Red flag symptoms: Diarrhoea, investigations and when to refer

Treatment depends on the patient's age and the timeline of events.

If the patient works with food, this may affect their management plan (SPL)
If the patient works with food, this may affect their management plan (SPL)

Red flag symptoms

  • Symptoms >4 weeks
  • Bloody diarrhoea
  • Unintentional weight loss
  • Nocturnal diarrhoea
  • Reduced urine output
  • History of fever
  • History of foreign travel
  • History of eating out
  • Acute diarrhoea is an extremely common presentation in primary care, so it is important not to miss more serious pathology.

The majority of cases will be viral and self resolve. In these cases, advice about hydration, and reassurance are necessary. Advise patients when they can expect symptoms to resolve and provide appropriate safety netting. Patient information leaflets on gastroenteritis are valuable.

However a systematic approach is essential to ensure serious conditions are considered at initial assessment.

It may be useful to revert to an undergraduate diagnostic approach to cover the various differentials.


Acute diarrhoea

  • Infections - for example viral or bacterial
  • Recent antibiotic use
  • Exacerbation of an underlying chronic problem (IBS, IBD, diverticulosis)
  • Iatrogenic, for example, due to metformin (diarrhoea is a common side-effect on initiation)
  • Ischaemic colitis (ask about any history of AF)
  • Hepatitis A
  • HIV seroconversion illness

Chronic diarrhoea

  • Colorectal malignancy
  • IBD
  • IBS
  • Thyrotoxicosis
  • Autonomic neuropathy, such as diabetes
  • Laxative abuse
  • Diverticulosis
  • Iatrogenic, for example, NSAID-induced colitis, metformin
  • Bacterial overgrowth
  • Coeliac disease
  • Chronic pancreatitis
  • Alcohol dependency
  • HIV and AIDS
  • Malabsorption


First, establish exactly what the patient means by diarrhoea, which can mean different things to different people.

  • What has happened to the stool?
  • Establish the onset of symptoms, for example, is this acute or chronic diarrhoea?
  • What is normal for this patient with regard to bowel habit?
  • The patient's age and the timeline of events should guide your subsequent questions. Ask how often they are opening their bowels, and whether there has been a change in colour or smell of their stool.
  • Have they noticed any blood and if so, is this on the toilet paper or mixed in with the stool?
  • Have there been any nocturnal symptoms, for example, have they been woken up by the urge to defecate? (Nocturnal symptoms should alert the clinician to IBD)
  • Has there been any mucus associated with this change in bowel habit?
  • Have they experienced any abdominal pain?
  • Has there been any associated nausea or vomiting?
  • Have they noted any unintentional weight loss?
  • Has there been any recent foreign travel?
  • Has there been any recent change in diet and/or eating out?
  • Has there been any abdominal bloating?
  • Is the diarrhoea worse after food?

Ask about any history of constipation, and be alert to constipation with overflow. Additional questions include:

  • Is anyone else in the household feeling unwell?
  • Have they had any recent hospital admissions or episodes of antibiotic use? Be alert to the possibility of Clostridium difficile infection.
  • Have there been any changes to medication or addition of new prescribed or non-prescribed medication?
  • Has there been any associated fever?
  • Do they feel systemically unwell?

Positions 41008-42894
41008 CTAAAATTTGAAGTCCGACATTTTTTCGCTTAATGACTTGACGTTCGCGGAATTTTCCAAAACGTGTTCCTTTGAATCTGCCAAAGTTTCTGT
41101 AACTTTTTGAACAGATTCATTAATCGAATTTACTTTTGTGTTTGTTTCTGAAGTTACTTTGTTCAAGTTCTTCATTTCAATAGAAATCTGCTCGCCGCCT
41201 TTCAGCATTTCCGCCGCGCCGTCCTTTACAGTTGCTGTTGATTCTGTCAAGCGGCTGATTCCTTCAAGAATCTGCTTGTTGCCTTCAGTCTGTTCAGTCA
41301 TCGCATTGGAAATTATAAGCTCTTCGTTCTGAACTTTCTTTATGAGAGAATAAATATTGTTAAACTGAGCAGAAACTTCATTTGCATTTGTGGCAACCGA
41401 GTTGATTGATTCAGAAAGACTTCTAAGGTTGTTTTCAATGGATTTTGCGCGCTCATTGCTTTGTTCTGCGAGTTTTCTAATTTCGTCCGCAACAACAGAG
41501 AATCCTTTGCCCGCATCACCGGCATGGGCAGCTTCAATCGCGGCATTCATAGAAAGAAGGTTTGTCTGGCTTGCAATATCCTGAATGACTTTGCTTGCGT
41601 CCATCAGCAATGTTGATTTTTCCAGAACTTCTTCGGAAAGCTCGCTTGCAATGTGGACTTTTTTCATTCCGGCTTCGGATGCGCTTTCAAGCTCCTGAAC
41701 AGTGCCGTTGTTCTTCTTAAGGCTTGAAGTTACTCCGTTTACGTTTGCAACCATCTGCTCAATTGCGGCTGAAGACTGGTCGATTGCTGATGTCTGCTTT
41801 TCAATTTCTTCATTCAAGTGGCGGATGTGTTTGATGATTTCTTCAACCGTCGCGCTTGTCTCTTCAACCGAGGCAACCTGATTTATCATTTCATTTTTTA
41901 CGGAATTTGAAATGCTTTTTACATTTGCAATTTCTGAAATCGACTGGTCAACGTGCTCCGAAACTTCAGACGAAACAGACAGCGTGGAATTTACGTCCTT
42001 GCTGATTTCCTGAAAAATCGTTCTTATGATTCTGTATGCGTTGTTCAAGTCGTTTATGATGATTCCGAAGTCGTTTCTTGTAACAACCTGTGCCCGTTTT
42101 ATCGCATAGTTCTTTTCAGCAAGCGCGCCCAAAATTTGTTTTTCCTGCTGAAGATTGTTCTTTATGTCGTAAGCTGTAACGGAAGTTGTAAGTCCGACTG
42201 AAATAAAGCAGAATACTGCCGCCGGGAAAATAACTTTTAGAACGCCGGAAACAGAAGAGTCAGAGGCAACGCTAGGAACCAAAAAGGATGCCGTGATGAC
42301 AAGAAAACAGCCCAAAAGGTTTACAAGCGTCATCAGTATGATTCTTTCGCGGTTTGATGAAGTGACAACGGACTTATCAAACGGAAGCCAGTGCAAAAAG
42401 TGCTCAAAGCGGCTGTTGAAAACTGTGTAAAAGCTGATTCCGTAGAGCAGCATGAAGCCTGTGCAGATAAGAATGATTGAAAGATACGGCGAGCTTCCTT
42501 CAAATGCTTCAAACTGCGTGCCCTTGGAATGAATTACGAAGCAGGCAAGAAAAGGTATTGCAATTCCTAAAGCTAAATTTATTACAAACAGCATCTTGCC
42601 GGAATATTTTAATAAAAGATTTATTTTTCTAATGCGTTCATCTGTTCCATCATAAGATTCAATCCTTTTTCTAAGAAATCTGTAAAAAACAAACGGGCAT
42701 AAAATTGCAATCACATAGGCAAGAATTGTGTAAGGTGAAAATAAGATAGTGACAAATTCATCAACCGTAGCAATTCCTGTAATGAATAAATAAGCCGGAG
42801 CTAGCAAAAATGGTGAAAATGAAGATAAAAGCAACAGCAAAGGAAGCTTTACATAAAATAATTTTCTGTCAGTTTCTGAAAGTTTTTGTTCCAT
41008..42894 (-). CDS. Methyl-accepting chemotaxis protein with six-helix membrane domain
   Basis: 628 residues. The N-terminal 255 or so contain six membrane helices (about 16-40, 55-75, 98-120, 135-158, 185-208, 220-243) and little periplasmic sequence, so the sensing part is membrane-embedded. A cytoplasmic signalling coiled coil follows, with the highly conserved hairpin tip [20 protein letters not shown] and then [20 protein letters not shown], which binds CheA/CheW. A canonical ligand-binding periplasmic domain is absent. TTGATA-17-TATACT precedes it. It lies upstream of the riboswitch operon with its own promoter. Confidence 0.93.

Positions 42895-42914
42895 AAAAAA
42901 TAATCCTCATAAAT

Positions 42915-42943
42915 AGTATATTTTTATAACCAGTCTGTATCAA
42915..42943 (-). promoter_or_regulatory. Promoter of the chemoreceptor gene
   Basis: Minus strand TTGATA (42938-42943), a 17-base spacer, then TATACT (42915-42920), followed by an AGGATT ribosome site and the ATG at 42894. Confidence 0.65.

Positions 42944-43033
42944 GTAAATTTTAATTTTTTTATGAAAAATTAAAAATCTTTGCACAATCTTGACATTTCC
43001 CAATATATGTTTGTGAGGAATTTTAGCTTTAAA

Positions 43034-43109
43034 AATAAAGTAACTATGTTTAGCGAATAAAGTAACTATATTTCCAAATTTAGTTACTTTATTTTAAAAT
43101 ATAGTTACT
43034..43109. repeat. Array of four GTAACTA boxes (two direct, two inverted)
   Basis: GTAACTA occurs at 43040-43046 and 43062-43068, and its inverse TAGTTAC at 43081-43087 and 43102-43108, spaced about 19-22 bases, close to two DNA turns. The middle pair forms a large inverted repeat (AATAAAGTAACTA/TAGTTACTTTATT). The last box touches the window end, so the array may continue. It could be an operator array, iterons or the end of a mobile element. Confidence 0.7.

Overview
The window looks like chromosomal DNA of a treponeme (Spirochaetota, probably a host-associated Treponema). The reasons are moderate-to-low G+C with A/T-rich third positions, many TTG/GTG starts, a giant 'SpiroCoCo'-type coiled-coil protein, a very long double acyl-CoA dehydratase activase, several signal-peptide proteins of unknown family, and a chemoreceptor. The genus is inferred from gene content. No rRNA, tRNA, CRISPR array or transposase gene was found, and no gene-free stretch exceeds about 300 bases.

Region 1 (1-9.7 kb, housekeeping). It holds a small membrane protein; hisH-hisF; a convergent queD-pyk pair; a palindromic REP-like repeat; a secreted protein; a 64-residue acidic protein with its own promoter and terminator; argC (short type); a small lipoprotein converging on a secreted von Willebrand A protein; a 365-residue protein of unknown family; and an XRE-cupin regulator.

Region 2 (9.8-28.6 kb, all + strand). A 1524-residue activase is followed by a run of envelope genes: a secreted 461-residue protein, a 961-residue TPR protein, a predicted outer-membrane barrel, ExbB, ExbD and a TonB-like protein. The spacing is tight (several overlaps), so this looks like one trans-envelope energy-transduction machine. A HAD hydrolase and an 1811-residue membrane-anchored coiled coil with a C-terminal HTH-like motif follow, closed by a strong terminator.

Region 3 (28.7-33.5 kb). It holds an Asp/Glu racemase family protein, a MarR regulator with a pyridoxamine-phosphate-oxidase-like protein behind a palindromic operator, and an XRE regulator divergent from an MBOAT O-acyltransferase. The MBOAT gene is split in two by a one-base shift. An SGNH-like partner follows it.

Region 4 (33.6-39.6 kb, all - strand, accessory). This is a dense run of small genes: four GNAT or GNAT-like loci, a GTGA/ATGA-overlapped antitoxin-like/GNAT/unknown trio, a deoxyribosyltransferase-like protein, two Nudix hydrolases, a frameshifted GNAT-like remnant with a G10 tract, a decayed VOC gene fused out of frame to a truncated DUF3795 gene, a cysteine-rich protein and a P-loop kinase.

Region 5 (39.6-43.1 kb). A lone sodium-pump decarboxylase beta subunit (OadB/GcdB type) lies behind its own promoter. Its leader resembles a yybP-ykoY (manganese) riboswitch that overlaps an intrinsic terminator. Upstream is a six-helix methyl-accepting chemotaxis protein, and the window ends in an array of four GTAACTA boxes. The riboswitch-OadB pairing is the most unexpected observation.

Ask whether the patient has had this problem before, and if so, whether it has been been investigated. What investigations were done? Were there any endoscopies or imaging?

Establish the patient's current occupation. Do they work with food or in healthcare? This may affect their management plan.

Do they smoke, and/or drink alcohol?

It is important to explore the patient's ideas, concerns and expectations around the symptom and why they have presented at this particular time. What does the patient feel may be the cause, and are they worried about a specific condition?


  • BMI
  • BP
  • Pulse for rate and rhythm
  • Hydration status - mucous membranes and skin turgor
  • Signs of jaundice
  • Stigmata of chronic liver disease
  • Temperature
  • Examine the abdomen - is there evidence of an acute abdomen?

Further examination may be prompted by certain features in the patient's history.


No investigations may be appropriate, depending on the onset of symptoms. Stop any culprit medications and reassess after an appropriate period of time. Symptoms lasting for more than two weeks are likely to need some basic investigations. These may include:

  • Blood tests such as FBC, U&Es, CRP, ESR, LFTs, TSH, HbA1c, coeliac screen (tissue transglutaminase) and consent to HIV testing (if appropriate)
  • Stool for culture and sensitivity, ensuring the laboratory is aware of any recent travel, eating out or antibiotic use. It may be appropriate to submit three samples on three consecutive days to ensure the best chance of detecting a pathogen
  • Faecal calprotectin level, to help to differentiate between inflammatory bowel disease (IBD) and irritable bowel syndrome (IBS). Ensure the patient has not had NSAIDs in the preceding 4 weeks. This can lead to falsely elevated levels.
  • Faecal elastase if pancreatic insufficiency is suspected.

When to refer

  • If symptoms persist for more than four weeks
  • If IBD is suspected
  • If colorectal malignancy is suspected
  • Positive HIV test
  • Urgent admission if the patient is acutely dehydrated or is bleeding significantly
  • If basic tests are negative and symptoms persist

Dr Singh is a GP in Northumberland

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This is an updated version of an article that was first published in August 2014.

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